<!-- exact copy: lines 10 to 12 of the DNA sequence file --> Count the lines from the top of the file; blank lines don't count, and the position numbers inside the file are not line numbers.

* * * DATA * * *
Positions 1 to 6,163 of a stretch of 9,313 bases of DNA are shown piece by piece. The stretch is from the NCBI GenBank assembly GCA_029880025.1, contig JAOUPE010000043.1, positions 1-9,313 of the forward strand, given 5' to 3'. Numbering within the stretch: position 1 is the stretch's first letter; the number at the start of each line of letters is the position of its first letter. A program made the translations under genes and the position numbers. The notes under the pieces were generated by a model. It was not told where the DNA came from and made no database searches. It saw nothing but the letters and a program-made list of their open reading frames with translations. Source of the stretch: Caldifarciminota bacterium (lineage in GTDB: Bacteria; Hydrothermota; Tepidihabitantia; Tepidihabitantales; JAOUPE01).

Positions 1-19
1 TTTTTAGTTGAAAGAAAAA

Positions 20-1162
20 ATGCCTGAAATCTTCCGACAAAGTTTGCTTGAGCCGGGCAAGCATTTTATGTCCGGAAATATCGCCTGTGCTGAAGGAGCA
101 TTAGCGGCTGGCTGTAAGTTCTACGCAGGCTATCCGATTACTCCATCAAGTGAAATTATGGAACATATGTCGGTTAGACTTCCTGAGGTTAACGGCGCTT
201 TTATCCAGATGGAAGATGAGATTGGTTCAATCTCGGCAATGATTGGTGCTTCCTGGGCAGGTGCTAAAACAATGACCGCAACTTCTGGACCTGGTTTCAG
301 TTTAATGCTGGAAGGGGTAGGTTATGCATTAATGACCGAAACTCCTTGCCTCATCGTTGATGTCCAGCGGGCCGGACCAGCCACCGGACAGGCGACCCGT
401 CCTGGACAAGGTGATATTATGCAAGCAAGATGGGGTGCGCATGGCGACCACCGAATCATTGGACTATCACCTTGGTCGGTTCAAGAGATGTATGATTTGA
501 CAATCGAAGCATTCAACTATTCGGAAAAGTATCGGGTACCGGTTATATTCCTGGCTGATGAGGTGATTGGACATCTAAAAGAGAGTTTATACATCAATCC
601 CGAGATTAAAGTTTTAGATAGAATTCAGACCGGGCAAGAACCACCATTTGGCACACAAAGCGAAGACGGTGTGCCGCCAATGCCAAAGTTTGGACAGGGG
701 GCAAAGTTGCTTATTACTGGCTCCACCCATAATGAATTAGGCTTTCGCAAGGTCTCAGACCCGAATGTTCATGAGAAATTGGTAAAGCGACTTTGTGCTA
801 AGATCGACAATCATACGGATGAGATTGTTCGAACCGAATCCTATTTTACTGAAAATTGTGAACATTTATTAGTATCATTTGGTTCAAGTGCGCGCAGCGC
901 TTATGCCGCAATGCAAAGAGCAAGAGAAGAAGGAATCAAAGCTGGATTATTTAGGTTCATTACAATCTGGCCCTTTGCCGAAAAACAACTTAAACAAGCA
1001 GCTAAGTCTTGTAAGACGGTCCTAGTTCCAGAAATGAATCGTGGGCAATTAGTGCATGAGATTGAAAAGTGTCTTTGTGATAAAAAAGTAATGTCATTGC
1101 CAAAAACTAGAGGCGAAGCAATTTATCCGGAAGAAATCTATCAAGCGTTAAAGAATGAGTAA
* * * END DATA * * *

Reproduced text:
501 CAATCGAAGCATTCAACTATTCGGAAAAGTATCGGGTACCGGTTATATTCCTGGCTGATGAGGTGATTGGACATCTAAAAGAGAGTTTATACATCAATCC
601 CGAGATTAAAGTTTTAGATAGAATTCAGACCGGGCAAGAACCACCATTTGGCACACAAAGCGAAGACGGTGTGCCGCCAATGCCAAAGTTTGGACAGGGG
701 GCAAAGTTGCTTATTACTGGCTCCACCCATAATGAATTAGGCTTTCGCAAGGTCTCAGACCCGAATGTTCATGAGAAATTGGTAAAGCGACTTTGTGCTA